Because of the potential for sensationalization, I think the limitation of witnesses at an execution is preferable to a fully public performance of the sentence.

    Obliqua’s a handsome and readable font. I just started using Typekit myself, but don’t find either Obliqua or Chennai listed even in the Full Library ($50/year Portfolio account–I’m just sing the free one).

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    1. Hi nosleepingdog —

      Oh, I’m all for showing the caskets of dead soldiers who gave up their lives in distant lands just as I favor televised — for free, not Pay-Per-View — executions because we deserve transparency from our government. Why hide the dead? Are we ashamed of them? We’re paying for the soldiers and for the executions with our taxes, and to cut off access is an attempt to deny the realities of what’s really happening.

      This is the same sort of thing with killing animals. Open up the slaughterhouses. Make a reality TV show showing the life and death of a “veal chop” — so people really know where and how their meat comes from every single day. We are too removed from the ugliness of life and we prefer to whitewash reality with a false nirvana that neither helps us nor enables us to cope with an ever-darkening future.

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  10. Hmm, re the fonts, they do appear on the text-only list of All Fonts
    http://typekit.com/libraries
    but not on the Full Library search by title
    http://typekit.com/libraries/full

    Rather odd. Either way, for paid users only. Maybe I will take the plunge, after using Typekit more.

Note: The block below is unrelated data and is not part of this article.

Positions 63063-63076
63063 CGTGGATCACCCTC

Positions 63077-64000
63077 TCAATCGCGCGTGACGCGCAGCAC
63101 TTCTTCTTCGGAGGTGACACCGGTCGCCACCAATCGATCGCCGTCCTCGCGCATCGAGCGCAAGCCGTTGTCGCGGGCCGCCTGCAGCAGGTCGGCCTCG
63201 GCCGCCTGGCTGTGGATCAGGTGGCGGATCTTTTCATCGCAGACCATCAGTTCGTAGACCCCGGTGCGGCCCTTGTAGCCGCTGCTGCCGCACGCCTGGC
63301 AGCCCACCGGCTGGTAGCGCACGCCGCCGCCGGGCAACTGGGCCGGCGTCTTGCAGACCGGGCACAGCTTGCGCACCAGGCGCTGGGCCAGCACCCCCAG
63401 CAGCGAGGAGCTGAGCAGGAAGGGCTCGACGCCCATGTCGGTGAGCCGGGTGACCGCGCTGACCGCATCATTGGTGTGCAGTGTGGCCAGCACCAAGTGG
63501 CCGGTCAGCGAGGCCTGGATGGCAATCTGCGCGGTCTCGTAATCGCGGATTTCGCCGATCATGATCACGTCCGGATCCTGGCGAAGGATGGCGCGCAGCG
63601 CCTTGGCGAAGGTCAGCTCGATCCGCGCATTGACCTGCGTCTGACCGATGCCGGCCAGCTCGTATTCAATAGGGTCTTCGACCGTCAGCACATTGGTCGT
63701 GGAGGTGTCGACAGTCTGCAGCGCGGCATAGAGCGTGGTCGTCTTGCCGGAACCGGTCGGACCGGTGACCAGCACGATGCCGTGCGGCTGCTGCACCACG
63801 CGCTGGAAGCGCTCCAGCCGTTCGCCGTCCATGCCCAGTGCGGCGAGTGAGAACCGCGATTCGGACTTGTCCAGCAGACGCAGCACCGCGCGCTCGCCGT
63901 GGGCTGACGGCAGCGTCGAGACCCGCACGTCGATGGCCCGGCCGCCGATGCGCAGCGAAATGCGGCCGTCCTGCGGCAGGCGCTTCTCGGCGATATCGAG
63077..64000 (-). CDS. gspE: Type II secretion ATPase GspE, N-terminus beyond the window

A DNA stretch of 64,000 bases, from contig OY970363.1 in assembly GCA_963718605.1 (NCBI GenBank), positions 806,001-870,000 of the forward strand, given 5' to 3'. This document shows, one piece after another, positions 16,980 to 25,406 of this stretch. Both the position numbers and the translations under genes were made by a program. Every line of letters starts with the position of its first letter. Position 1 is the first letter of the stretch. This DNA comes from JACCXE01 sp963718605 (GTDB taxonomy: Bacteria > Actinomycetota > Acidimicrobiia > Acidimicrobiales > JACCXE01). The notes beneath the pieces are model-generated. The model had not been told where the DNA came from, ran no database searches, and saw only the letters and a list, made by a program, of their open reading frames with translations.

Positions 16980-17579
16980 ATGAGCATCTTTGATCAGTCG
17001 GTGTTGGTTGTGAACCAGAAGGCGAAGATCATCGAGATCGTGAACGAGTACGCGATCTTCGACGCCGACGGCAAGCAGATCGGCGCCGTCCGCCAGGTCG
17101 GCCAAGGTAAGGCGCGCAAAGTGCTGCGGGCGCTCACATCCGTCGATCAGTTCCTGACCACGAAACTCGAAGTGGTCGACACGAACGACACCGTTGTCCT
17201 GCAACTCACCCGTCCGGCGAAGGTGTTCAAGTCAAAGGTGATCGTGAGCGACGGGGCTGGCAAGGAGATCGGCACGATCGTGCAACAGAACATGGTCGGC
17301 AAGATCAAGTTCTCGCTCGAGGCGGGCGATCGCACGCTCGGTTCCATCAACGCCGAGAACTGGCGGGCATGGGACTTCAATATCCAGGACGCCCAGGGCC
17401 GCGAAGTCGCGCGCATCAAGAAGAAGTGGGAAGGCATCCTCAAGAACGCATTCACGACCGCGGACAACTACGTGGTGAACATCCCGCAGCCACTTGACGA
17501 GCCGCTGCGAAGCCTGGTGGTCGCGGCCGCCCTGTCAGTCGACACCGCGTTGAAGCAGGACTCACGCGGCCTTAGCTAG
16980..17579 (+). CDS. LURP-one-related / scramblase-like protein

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    1. I do have the paid upgrade, so I’m not sure why all the fonts aren’t listing for you.

      Here’s my WP.com tutorial for TypeKit:

      http://unitedstage.com/2010/06/27/the-typekit-fonts-tutorial-for-wordpress-com/

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  11. It was your WP Typekit tutorial that brought me to your blog initially. Thanks for doing it.

    re: televising executions, abbatoir scenes and the like, I whole-heartedly agree that people need to understand and feel the realities that underlie our lives. But this takes us back to the beginning of the discussion, in a way, about the distancing power of modern media. If watching violence on TV and in movies makes us desensitized to violence (as long as it is not happening to us!) then showing executions would do the same. I recall a science fiction story about a future in which the demand for organs to be used in transplants to extend the lives of the rich has resulted in crimes down to jaywalking being capital offenses. (Like the Chinese, the story posited use of the bodies of those executed, as organ harvest sources, can’t really call them :donors”.)

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    1. nosleepingdog —

      I appreciate your clear and cogent commentary. Thank you!

      I love Typekit. I think it’s worth the money — but I’m using it on 14 blogs, so it’s probably more cost effective for me than for someone who might only have one or two blogs. I should also be using it on my standalone websites, too.

      Oh, I agree that televising executions would eventually desensitize us even more to the vulgarity of violence — but isn’t that just a matter of degree now? Can we put the demons back in Pandora’s Box?

      Would people be more offended watching Iraqis get ripped to shreds — or watching the Kosher slaughtering of a cow? Which killing is more readily available for the mainstream watching on the internet, and which one gets the most media push to promote the bloodshed?

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  12. […] that we are formed and influenced by every experience, be it real or virtual, and that is why we must not seek out violence in our entertainment and pastime memes because the aftereffects are too dwelling in our real lives: One can no longer […]

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  13. […] isn’t to blame.  Violence on TV isn’t to blame.  The blame squarely belongs on the easy ability to buy and own firearms in […]